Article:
Tuesday, June 11, 2013

Sheridan at Appomattox

Bruce Catton in his A Stillness at Appomattox describes Sheridan as being everywhere, taking his cavalry ahead to block, Lee, blocking him again, confronting his forces to slow them down, sending back to Grant urging him to send up infantry to stop Lee for good and then when the infantry arrived urging them forward. But Catton has in mind the stillness at the end. There was no cheering on the part of the Union forces who watched the Confederates stop fighting and stack arms. They knew Lee was going off to surrender to Grant. They were exhausted from being driven to march so far. They hadn't eaten in more than a day. They had enough energy to bring Lee to this standstill at the end, but there was no jubilation -- only the stillness that Catton refers to.

But Horace Porter, who arrived with Grant has something different to say about Sheridan at Appomattox [from his Campaigning with Grant, pages 468-9]: "We saw a group of officers who had dismounted and were standing at the edge of the town, and at their head we soon recognized the features of Sheridan. No one could look at Sheridan at such a moment without a sentiment of undisguised admiration. In this campaign, as in others, he had shown himself possessed of military traits of the highest order. Bold in conception, self-reliant, demonstrating by his acts that 'much danger makes great hearts resolute,' fertile in resources, combining the restlessness of a Hotspur with the patience of a Fabius, it is no wonder that he should have been looked upon as the wizard of the battle-field. Generous of his life, gifted with the ingenuity of a Hannibal, the dash of a Murat, the courage of a Ney, the magnetism of his presence roused his troops to deeds of individual heroism, and his unconquerable columns rushed to victory with all the confidence of Caesar's Tenth Legion. Wherever blows fell thickest, there was his crest. Despite the valor of the defenses, opposing ranks went down before the fierceness of his onsets, never to rise again, and he would not pause till the folds of his banners waved above the strongholds he had wrested from the foe. Brave Sheridan! I can almost see him now, his silent clay again quickened into life, once more riding 'Rienzi' through a fire of hell, leaping opposing earthworks at a single bound, and leaving nothing of those who barred his way except the fragments scattered in his path. As long as manly courage is talked of, or heroic deeds are honored, the hearts of a grateful people will beat responsive to the mention of the talismanic name of Sheridan."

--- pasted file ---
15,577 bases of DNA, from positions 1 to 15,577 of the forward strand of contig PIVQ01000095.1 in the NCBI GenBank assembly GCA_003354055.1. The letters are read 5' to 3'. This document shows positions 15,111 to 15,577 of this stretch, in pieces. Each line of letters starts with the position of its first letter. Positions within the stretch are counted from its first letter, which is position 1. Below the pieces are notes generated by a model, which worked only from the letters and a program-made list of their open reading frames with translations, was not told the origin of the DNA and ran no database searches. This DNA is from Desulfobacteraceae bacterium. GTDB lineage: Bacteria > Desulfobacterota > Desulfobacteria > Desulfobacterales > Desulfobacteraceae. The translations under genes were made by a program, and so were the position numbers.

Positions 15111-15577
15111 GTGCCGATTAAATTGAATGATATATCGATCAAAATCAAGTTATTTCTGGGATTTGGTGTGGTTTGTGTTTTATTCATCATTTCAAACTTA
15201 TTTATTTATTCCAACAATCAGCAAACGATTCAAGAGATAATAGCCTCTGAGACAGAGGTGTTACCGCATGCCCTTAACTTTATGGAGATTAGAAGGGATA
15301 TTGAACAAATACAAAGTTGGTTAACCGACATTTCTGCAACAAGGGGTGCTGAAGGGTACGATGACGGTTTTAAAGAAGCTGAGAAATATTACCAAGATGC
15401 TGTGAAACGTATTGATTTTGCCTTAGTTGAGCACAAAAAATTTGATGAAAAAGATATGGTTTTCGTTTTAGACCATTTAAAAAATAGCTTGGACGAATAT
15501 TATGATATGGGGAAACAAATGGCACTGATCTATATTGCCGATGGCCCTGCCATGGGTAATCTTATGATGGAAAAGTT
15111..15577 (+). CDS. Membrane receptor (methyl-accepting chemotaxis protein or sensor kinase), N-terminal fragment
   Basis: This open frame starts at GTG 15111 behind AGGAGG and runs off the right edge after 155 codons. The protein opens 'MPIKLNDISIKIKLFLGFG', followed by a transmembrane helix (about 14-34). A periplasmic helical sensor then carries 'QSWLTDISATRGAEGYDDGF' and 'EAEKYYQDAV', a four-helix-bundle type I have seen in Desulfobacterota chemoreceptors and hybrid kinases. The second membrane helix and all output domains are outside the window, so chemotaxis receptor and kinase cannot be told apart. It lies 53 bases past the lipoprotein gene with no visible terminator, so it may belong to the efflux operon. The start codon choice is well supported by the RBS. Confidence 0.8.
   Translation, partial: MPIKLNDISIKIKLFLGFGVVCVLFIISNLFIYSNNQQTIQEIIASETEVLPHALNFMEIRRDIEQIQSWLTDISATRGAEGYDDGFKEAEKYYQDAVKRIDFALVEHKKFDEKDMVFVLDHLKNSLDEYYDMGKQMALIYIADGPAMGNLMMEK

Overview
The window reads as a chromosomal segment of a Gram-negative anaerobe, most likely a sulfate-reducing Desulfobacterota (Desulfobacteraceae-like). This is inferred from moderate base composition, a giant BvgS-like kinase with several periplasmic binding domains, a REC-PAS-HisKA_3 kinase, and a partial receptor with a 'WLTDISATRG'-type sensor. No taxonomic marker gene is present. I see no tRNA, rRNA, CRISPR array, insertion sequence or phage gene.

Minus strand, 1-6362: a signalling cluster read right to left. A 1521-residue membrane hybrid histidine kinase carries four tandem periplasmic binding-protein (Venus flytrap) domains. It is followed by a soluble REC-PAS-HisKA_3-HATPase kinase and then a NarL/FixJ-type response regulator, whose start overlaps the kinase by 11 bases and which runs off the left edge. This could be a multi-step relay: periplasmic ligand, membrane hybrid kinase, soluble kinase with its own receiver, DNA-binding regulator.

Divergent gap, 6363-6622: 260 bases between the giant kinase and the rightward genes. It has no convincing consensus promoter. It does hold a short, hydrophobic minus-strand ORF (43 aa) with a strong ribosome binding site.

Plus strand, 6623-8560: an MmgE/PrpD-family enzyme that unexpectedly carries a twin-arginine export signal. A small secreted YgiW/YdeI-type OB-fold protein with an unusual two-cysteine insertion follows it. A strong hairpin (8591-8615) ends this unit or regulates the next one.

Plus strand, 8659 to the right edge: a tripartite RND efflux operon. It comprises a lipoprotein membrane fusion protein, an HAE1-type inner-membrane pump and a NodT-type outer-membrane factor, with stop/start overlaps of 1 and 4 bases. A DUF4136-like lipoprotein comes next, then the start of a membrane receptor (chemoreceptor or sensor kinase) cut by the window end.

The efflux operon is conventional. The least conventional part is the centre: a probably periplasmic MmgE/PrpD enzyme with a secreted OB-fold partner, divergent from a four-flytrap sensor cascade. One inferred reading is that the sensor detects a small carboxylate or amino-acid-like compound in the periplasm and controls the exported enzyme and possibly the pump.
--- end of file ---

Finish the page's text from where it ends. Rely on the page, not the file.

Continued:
Comment: It is almost sacrilegious to add anything to what Porter has written; so I won't. Porter was secretary to General Grant, President Grant, and later to Sherman, and he was a warrior in his own right receiving the Medal of Honor at Chickamauga; so he was qualified, if not uniquely so in the midst of so many others heroes, to speak about Sheridan. Meade was a competent first-class general and a good subordinate, but Sheridan was in a class by himself. There was no one like him in the Union Army -- and Grant and Sherman, if not Meade, would have agreed with him.

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